Band A (83.3-100%): Extensive                           Band B (66.7-83.2%): Good                          Band C (50.0-66.6%): Moderate   
    Band D (33.3-49.9%): Limited                                              Band E (16.7-33.2%): Very Limited                                Band F (0-16.6%): Little or none

The CI assessed companies on their publicly available data through 34 questions covering what Transparency International considers to be the basic systems and processes needed to prevent corruption. The questionnaire was divided into five pillars: 1) leadership, governance, and organisation; 2) risk assessment; 3) company codes and policies; 4) training; and 5) personnel and helplines. Companies were also invited to comment and provide further evidence of capabilities from internal sources. For the 34 companies that provided internal information, the defence team reviewed and discussed the documents with them. TI’s defence team then used this information to show the positive impact it would make on the overall banding results. Once all assessments were completed, they went through an internal and external peer review with five peer reviewers. The companies received a copy of the finalised assessment, and they were also all given an opportunity to make any further statement they may wish to.

  1. Transparency International UK’s Defence and Security Programme helps to build integrity and reduce corruption in defence and security establishments worldwide through supporting counter corruption reform in nations, raising integrity in arms transfers, and influencing policy in defence and security. To achieve this, the programme works with governments, defence companies, multilateral organisations and civil society. The programme is led by Transparency International UK (TI-UK) on behalf of the TI movement. For more information about the programme please visit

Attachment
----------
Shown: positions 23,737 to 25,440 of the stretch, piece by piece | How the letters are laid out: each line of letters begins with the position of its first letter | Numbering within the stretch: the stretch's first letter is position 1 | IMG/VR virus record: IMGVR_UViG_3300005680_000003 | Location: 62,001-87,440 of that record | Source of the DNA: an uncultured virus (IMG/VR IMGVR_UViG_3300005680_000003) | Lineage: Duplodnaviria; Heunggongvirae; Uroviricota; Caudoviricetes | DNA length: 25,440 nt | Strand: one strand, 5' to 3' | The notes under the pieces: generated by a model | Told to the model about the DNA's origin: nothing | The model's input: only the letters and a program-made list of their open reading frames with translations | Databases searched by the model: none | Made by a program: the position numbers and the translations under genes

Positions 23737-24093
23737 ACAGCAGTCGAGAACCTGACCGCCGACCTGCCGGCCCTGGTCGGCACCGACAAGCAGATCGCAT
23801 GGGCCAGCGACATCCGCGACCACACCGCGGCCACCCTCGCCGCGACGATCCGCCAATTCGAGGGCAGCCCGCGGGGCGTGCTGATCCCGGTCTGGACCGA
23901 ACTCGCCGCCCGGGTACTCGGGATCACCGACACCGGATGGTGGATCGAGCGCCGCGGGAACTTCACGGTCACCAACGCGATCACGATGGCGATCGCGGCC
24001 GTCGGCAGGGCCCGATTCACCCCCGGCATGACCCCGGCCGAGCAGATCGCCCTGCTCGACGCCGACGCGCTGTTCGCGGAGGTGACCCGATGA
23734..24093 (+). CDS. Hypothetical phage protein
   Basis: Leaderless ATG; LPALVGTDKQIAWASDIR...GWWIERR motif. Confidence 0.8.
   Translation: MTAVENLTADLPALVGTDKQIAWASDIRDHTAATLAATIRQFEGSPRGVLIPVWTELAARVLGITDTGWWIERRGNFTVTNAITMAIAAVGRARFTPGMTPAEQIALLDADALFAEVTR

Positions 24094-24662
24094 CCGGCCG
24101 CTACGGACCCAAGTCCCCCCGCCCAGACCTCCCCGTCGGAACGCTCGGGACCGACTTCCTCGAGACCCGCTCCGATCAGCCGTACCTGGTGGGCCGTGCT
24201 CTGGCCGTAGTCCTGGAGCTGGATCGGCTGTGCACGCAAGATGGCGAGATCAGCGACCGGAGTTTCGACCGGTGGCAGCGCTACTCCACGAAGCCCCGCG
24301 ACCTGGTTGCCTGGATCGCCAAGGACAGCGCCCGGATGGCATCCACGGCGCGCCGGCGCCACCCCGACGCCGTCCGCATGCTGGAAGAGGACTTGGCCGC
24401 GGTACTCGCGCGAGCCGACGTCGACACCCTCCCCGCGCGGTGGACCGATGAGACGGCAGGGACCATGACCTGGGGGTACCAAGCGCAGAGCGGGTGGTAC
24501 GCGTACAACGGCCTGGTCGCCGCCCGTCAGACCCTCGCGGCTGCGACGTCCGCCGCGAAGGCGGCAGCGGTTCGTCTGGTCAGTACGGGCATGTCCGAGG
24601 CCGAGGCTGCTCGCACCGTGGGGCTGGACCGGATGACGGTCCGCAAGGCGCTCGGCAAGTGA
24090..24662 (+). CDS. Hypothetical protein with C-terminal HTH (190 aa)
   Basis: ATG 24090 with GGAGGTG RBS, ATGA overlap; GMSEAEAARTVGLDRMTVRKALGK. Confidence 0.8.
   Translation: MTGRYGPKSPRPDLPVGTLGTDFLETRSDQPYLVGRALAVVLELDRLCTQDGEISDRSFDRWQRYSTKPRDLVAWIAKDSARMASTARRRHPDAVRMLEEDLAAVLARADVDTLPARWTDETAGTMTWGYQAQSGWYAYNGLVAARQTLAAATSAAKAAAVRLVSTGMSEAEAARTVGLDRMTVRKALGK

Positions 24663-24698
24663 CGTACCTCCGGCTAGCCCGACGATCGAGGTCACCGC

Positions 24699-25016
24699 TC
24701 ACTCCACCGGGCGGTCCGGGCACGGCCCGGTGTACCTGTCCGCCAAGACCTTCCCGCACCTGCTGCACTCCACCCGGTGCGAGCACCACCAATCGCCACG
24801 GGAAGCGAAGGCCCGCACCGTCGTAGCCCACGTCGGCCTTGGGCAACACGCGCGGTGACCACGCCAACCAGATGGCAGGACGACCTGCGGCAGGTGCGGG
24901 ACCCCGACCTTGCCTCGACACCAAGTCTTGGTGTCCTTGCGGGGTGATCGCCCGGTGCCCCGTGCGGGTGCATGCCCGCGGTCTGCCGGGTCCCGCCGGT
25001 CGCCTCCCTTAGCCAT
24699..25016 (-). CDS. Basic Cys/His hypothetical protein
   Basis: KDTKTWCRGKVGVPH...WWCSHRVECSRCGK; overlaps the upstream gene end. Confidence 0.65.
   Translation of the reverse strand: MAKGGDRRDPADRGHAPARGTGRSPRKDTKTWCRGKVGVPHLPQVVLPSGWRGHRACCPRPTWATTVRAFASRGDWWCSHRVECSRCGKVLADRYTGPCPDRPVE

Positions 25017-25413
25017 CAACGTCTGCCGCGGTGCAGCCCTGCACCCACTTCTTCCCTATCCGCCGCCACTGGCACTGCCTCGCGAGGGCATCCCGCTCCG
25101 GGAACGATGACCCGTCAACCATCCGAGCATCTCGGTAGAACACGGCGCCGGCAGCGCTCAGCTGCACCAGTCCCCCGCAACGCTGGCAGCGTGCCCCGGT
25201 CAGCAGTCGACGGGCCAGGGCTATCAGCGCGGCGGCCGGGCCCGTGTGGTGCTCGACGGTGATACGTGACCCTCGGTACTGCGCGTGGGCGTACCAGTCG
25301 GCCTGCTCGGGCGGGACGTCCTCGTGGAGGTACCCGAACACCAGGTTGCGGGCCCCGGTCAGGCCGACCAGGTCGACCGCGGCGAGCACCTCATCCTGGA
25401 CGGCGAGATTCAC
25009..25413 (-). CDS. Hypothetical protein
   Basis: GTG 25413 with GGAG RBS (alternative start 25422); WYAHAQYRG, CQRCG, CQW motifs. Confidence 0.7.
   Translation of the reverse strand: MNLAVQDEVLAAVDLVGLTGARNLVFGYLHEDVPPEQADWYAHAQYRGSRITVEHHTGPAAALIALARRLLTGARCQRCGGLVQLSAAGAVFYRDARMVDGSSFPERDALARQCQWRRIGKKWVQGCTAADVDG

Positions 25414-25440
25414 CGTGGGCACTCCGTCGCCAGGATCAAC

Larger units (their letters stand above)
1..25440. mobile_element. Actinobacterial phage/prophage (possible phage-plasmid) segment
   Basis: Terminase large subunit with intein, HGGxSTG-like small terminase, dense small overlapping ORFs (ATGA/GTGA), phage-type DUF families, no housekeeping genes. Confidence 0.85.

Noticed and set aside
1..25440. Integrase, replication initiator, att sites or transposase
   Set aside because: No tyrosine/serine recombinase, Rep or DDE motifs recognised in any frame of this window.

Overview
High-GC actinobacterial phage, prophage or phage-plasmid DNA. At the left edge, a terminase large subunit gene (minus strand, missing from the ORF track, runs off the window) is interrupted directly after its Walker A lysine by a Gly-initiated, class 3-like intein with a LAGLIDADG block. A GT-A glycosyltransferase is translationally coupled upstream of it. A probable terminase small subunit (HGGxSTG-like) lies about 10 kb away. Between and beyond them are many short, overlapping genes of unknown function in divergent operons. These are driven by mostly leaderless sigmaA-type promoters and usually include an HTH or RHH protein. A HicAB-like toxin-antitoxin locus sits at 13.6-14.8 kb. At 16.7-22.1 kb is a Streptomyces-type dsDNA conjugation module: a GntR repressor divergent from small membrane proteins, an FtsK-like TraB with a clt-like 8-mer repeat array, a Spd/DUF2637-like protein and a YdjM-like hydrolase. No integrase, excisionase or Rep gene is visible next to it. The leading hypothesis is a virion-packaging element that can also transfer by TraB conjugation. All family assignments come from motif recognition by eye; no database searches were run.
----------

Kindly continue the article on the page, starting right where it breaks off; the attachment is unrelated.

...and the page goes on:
For any press enquiries please contact

Media contact:
Maria Gili,
+44 (0)20 7922 7975;
.(JavaScript must be enabled to view this email address)


Support Transparency International

Land rights in Georgia: the stench of corruption

This is the story of how Transparency International’s Advocacy and Legal Advice Centre in Georgia helped a group of villagers win a legal battle against local authorities who had stolen their land.

How corruption affects climate change

Corruption and climate change are closely intertwined.

The secret is out: US$2.7 billion of São Paulo property linked to offshore companies

Our investigation into the real estate market in São Paulo shows how easy it is to hide more than US$2.7 billion worth of property behind shell companies.

Clean contracting at work: an example from Vilnius

The Neris Riverside development is part of a wider initiative to promote clean contracting across Europe – all told, we're monitoring 17 major public contracts worth nearly €1 billion.

A year after Panama Papers, is enough being done to stop illicit finance?

The Panama Papers revealed a global web of secret companies and stealthy crooks hiding stolen wealth, but one year on the corrupt still find it too easy to shift illegal assets and sustain criminally luxurious lifestyles.

Fighting land corruption in Sub-Saharan Africa: Widows tell their story

See a short film created by Ghanaian widows evicted from their land who decided to organise and challenge official indifference.

Corruption in Asia Pacific: what 20,000+ people told us

We spoke to nearly 22,000 people about their recent experiences with corruption in 16 countries and territories in the Asia Pacific region. See what they revealed.

Social Media

Follow us on Social Media

Would you like to know more?

Sign up to stay informed about corruption news and our work around the world